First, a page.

Soap favourite Michelle Barber opens up about fame, family and the future | Celebrity News | Showbiz & TV


Michelle’s latest acting challenge is playing Miss Scarlett in Cluedo. (Image: Craig Sugden)

There was one minor setback, though. Midway through one performance, a front tooth fell out of Michelle’s mouth. “I’d been eating too many peanuts,” she confesses.

“Initially, I panicked. I thought we’d have to get the understudy on.” But quick-witted CBeebies star Chris Jarvis – playing the Dame – handed Michelle a piece of chewing gum which he kept in place with a squirt of fixing spray.

“Luckily, I didn’t have any songs in the second half although I did start talking with a lisp. I sounded a bit like Janet Street-Porter, but the show must go on. I went to the dentist the following morning and got it fixed.”

Back on stage she continued to attract cries from the audience of “He’s behind you, Cindy!”, referring to the role that made her name. “And yet,” she protests, “I last played Cindy Beale in EastEnders in 1998.”

While she may be slightly mystified by the enduring appeal of her small screen creation, she’s not really complaining: “I was 26 when I first started playing her, initially for an agreed 11 episodes. In the end, I was 37 when she was finally killed off.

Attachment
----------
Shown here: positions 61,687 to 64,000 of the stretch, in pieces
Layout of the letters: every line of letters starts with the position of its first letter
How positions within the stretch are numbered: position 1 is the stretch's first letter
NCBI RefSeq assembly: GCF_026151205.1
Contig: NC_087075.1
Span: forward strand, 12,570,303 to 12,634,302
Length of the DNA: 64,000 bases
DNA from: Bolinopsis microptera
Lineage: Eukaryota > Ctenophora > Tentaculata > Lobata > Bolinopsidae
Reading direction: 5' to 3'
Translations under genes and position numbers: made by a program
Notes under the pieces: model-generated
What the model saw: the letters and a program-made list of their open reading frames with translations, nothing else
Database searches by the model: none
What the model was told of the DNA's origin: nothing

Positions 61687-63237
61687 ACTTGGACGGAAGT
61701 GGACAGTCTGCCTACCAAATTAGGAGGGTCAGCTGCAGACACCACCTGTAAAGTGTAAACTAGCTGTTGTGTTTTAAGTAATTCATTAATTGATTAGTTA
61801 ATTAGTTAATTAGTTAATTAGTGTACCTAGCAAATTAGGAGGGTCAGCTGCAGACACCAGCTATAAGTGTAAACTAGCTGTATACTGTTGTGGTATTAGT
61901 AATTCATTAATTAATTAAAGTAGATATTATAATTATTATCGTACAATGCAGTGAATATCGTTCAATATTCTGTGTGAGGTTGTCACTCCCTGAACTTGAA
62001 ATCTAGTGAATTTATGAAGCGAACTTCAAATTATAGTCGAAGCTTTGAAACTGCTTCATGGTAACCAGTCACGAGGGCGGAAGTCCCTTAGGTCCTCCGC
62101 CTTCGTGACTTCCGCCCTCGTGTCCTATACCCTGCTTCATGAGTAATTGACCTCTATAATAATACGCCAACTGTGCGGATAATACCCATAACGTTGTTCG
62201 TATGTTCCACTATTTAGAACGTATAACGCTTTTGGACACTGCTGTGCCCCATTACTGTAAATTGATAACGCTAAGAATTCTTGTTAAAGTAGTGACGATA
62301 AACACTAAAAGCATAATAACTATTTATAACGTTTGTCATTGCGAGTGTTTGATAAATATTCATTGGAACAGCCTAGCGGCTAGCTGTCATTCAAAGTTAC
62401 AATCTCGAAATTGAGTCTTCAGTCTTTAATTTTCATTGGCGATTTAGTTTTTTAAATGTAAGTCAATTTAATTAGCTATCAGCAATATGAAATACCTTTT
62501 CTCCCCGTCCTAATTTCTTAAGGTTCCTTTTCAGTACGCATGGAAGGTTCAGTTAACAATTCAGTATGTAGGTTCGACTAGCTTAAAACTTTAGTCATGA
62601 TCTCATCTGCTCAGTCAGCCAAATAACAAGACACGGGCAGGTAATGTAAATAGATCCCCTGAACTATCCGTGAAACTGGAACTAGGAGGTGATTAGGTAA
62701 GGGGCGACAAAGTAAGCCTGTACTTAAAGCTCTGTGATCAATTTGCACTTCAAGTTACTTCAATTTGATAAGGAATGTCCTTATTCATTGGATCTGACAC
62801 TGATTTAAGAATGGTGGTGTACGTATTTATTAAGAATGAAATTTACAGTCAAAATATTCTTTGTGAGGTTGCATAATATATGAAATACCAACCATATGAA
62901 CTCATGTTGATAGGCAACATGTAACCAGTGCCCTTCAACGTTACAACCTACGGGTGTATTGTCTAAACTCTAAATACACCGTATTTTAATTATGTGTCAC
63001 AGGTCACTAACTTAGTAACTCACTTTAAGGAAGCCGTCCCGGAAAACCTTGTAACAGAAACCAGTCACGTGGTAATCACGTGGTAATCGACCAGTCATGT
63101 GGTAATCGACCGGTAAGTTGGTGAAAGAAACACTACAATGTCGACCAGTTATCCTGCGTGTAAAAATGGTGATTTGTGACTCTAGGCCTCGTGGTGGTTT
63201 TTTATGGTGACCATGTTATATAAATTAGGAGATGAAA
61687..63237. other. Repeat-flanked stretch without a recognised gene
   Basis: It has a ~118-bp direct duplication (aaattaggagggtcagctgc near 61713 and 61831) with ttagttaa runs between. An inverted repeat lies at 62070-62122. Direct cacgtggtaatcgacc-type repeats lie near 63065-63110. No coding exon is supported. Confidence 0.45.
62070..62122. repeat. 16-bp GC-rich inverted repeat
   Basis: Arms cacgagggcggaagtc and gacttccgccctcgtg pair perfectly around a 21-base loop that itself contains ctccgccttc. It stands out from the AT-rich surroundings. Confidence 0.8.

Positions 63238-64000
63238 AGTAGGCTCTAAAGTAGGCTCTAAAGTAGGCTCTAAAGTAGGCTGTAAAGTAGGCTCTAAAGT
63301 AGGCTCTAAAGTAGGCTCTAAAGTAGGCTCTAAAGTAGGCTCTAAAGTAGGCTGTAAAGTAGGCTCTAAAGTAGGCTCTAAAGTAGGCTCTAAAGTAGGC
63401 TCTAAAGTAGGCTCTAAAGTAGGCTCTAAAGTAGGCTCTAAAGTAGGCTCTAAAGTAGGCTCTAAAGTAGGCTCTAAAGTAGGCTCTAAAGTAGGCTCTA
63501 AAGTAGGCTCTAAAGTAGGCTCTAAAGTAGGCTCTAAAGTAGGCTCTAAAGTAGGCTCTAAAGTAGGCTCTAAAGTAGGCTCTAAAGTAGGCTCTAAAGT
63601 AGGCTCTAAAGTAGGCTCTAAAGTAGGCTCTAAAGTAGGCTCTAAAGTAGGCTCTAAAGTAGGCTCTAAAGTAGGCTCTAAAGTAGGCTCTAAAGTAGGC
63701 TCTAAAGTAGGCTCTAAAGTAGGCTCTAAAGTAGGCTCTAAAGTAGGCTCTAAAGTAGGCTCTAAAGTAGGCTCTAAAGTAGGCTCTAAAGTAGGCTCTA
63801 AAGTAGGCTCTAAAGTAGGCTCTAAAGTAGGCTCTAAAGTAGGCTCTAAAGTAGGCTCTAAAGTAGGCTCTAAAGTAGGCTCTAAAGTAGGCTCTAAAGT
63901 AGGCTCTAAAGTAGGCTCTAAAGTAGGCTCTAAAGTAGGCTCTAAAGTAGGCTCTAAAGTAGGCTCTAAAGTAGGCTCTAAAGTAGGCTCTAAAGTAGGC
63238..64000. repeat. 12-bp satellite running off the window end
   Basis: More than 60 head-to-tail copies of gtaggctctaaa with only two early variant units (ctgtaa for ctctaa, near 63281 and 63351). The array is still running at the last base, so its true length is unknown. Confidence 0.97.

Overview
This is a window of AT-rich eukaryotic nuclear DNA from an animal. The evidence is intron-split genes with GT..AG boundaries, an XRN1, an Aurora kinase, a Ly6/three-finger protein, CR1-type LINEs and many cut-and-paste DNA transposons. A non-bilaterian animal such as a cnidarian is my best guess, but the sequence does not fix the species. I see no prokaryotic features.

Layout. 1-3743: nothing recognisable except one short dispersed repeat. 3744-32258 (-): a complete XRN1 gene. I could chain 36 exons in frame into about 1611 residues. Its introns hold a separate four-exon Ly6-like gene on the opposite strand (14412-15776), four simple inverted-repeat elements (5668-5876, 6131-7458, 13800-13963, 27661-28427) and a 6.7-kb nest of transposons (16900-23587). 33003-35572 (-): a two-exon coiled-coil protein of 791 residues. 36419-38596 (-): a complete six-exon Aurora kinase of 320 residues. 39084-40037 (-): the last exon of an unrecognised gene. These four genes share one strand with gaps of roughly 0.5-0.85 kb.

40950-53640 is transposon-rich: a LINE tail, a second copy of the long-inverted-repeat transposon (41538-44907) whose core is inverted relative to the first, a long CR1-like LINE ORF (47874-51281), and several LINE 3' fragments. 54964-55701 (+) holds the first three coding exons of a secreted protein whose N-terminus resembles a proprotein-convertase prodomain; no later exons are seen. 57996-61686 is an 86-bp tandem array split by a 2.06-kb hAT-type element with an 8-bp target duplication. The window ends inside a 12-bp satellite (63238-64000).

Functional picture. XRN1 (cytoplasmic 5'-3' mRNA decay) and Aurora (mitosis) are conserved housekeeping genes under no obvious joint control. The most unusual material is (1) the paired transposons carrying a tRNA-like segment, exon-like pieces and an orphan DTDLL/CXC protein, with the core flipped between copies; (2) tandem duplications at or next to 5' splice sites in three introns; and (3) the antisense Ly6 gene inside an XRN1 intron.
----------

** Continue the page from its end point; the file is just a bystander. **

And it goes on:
“So she was a major part of my life at a time when the show was attracting huge audiences. But it felt like I lived with her 24/7. I couldn’t sneeze without being in the papers. I had to move on for my own sanity.”

Michelle Collins as Cindy and Adam Woodyatt as Ian Beale in 1992

EastEnders: Michelle Collins as Cindy and Adam Woodyatt as Ian Beale in 1992. (Image: BBC)

Michelle as Cindy in EastEnders

Michelle as Cindy in EastEnders for Children in Need sketch in 2014. (Image: BBC)

So, she’ll always be grateful to bad girl Cindy? “Not bad,” she corrects me, eyes twinkling, “just misunderstood. Actually, I think she was a bit ahead of her time. Up until then, most TV villains were played by men. I’m proud of her.”

Appearing in a top-rated soap can’t have been too traumatic, as Michelle subsequently went on to play Stella Price, landlady of the Rovers Return in Corrie for three years.

While Cindy was certainly a mile- stone in her career, has it proved to be a millstone? “No, I’m grateful to her. Of course, no actor wants to be identified with just one role. It’s why Daniel Craig has stepped away from James Bond. It’s why Danny Dyer is saying goodbye to Mick Carter in EastEnders, although he could always Return .

“The difference between both of them and me, though, is that they were established names when they took on their most famous roles.

“I wasn’t really known so Cindy propelled me into all those sitting rooms. I’ll always thank her for that while being careful not to rely on her for any future work.”

There was a lot of pressure when she moved to Corrie. “I was from down south and played Stella with a northern accent which attracted a lot of criticism, to an unfair degree, in my opinion. I found it really tough. But, eventually, I think viewers came to love the character.”

Michelle as Stella in Coronation Street in front of Rovers Return Inn

Michelle as Stella in Coronation Street. (Image: ITV)

There have been many other roles, the latest of which is her starring turn as Miss Scarlett in the upcoming touring production of Cluedo which opens in Bromley on Friday and finally comes to rest in the last week of July in Belfast.